I've read a few exchanges from the
No one but the three people involved in this fiasco *really* knows what happened to get this situation to the stage where people begin a verbal free-fire in public.
McVoy is a business man; true to his heart, he needs to keep the BK user strung out on his code. Hell, I would feel the same sense of outrage that he feels if someone threatened to kill my cash cow. Don't pretend that every one you wouldn't feel the same way if it was *your* revenue stream. To me, anyone who claims an absolute vow of poverty is looking for a monastery to live in. Everyone I know would fight to protect a source of financial income.
Selfish? You bet. But nature has created more selfish beings than egalitarian ones. Nature favors pragmatism.
But McVoy could have let this one ride a bit more. It is just a matter of time before someone cracks his model. Then he will have to play the same game as Microsoft and Adobe only on a different level. Too bad for him, though, that his inexpensive advertising scheme didn't last. That is another little detail that goes relatively "un-remarked" upon in the various forums I've read. Larry had one of the hottest programmers in FOSS using his SCM. In fact, this Man Of The Year lavished all kinds of praise on his progeny! You would have to pay more than the "free" license fee for that kind of advertising. Shit, probably A LOT more. If Linus had been paid for his endorsements, that could have added up to quite a sum of money. Larry has wisely kept those funds securely in his pocket.
Again, I'd do that too. The monks of this world can keep their vows.
Linus? Well, it was kind of hard to turn down a free license for one of the best SCMs on the market. If I had been in his position, I would have grabbed the product and ran. In fact, I would like to personally thank Larry for helping juice the Linux kernel development. I know SCO has been rummaging around in the Linux closet for evidence that it was their intellectual property that made the kernel advance so quickly. I believe that Larry's BK contribution probably made the significant increase in kernel production possible. Judging from Linus' angst and outrage, I think he believes that too.
But Linus is being a bit thin skinned. Does he believe he is the ONLY programmer that has been burned by relying on a proprietary product for their work? Didn't he listen to all the people who had been telling him about *their* bad experiences with proprietary lock-in? From what I've read in the past, they had plenty of legitimate worries that this was going to happen. I'm sure that Linus knew it would happen someday too. He's just pissed that it happened NOW as opposed to LATER.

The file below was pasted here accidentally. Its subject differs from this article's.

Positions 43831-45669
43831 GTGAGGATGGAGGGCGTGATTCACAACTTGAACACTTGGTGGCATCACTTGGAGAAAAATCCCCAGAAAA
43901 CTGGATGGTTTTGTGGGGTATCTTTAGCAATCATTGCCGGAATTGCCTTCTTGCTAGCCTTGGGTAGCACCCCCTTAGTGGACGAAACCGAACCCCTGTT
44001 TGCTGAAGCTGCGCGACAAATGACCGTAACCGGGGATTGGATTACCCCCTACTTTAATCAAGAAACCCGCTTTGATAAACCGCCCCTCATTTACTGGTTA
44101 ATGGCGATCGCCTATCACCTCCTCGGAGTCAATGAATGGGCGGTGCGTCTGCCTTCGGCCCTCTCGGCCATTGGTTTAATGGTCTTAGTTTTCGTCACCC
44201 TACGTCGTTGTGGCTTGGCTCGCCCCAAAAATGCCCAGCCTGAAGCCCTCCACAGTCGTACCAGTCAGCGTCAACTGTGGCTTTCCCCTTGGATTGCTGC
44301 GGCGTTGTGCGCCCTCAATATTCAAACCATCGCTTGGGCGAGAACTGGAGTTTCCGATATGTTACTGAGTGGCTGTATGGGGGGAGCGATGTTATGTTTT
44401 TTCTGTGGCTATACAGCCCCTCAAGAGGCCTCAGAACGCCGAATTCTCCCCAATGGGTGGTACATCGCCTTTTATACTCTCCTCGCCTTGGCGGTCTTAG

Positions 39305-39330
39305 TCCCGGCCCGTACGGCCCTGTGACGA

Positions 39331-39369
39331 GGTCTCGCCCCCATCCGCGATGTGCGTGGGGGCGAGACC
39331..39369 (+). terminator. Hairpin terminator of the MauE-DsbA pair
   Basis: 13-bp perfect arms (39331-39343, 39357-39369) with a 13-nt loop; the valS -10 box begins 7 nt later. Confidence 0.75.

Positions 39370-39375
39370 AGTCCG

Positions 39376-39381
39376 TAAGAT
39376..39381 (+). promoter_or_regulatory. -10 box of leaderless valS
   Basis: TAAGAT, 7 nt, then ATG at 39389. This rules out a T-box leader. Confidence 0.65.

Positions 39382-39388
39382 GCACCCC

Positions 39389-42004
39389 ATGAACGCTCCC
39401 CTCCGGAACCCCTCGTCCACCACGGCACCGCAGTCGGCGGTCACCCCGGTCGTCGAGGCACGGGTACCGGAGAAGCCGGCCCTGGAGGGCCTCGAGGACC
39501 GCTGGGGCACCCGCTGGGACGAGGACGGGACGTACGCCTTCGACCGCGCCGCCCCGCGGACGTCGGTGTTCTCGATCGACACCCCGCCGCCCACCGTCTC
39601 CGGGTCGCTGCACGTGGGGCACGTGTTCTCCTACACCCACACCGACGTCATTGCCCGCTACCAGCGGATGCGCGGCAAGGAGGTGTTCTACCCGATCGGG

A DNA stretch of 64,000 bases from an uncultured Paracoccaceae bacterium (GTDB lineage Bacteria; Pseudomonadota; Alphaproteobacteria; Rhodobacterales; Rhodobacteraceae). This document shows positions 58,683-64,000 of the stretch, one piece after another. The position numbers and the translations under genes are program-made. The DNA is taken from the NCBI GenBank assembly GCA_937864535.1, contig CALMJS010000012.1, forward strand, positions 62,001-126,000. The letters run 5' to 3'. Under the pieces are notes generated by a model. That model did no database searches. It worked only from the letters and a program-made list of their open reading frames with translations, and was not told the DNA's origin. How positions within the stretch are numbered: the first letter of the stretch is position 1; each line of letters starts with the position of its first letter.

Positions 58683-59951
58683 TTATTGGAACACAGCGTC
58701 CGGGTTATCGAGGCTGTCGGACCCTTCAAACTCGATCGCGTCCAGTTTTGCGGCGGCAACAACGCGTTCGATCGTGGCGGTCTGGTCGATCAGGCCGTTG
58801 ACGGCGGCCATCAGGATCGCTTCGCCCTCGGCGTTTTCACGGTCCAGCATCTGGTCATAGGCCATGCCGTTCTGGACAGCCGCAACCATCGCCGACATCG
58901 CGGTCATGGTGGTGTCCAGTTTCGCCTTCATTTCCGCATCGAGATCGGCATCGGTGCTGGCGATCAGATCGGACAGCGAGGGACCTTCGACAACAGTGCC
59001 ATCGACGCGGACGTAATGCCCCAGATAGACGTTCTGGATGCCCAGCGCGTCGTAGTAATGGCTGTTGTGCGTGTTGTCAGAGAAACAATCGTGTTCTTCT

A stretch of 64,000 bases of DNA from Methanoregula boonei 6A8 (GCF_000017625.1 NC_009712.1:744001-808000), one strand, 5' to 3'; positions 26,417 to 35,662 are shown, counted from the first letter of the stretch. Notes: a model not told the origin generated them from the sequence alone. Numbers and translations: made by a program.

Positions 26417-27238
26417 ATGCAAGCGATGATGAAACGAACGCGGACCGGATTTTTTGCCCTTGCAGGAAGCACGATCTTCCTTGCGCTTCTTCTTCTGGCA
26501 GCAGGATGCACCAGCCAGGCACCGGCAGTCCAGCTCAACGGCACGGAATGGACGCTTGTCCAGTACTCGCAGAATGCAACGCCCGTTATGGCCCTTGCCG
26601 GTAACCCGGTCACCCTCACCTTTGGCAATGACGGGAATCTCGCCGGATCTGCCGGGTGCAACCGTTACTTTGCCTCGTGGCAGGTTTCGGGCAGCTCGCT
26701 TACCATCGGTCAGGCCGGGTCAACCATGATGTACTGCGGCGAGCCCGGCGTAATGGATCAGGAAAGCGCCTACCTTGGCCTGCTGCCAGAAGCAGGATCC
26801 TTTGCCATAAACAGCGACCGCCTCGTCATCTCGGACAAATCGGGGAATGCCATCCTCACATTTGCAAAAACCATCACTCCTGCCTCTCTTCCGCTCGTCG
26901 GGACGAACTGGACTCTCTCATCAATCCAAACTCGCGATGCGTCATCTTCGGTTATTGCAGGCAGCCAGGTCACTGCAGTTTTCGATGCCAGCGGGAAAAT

Boo hoo, get over it, this too will pass, etc. But why attack Tridgell in public? Hmmm.... That does raise some interesting questions. And why get all bitchy about it?
There is something we are not getting in this little soap opera. Tridgell is silent, probably for good reason. But why would Linus take him to task knowing that he would not be able to respond publicly?
And Perens? This is a slugfest that only Gates, Darl, and RMS would love - all for differing reasons. Why does Perens feel compelled to call out Linus over his treatment of Tridgell?
I thought the points made by some posters about just how Tridgell was sniffing packets to see the metadata protocols is extremely insightful. To have BK protocols running on his network would require that he be operating a client and server somewhere where he could see it, no? What network was he sniffing if he didn't have a license?
What amazes me is that the attempt to get BK's protocols didn't happen *sooner*. With all of the pissing and moaning that erupted when Linus started using BK, I would have thought there would have been someone doing what Tridgell was accomplishing years ago. Is it possible that Tridgell was sniffing Linus's traffic? Or did Tridgell go to another kernel developer's house and sniff the line as they worked? Does it matter whether Tridgell did the sniffing? What if there are a whole faction of kernel developers (there 200 daily active programmers working on the Linux kernel according to Perens) that had been submitting ether dumps for Tridgell to analyze?
What if it was someone other than Tridgell who had been doing the work? Would that have gotten Linus as mad as he is now? What if someone, totally unrelated to the kernel development group, and/or not directly linked to ODSL, had done the work? What would have been Linus' objection then? Would he have laid such harsh condemnation on someone else for breaking BK's protocols? How would he justify his rage then?
I believe there is a lot of personal tension in this situation than is evident from the written (and unwritten) traffic on this matter. McVoy accuses Tridgell and OSDL for not stopping the hacking effort. He could be right, but so what? What if Joe Schmo had broken the protocol? The open source world would first say "Who?" then would throw up their arms in victory, and quickly moved along. But this is a personal matter between people who have been hanging out together for a LOOOONG time (how old is McVoy or Perens?).
The vase is irreparably broken. It is time to move on.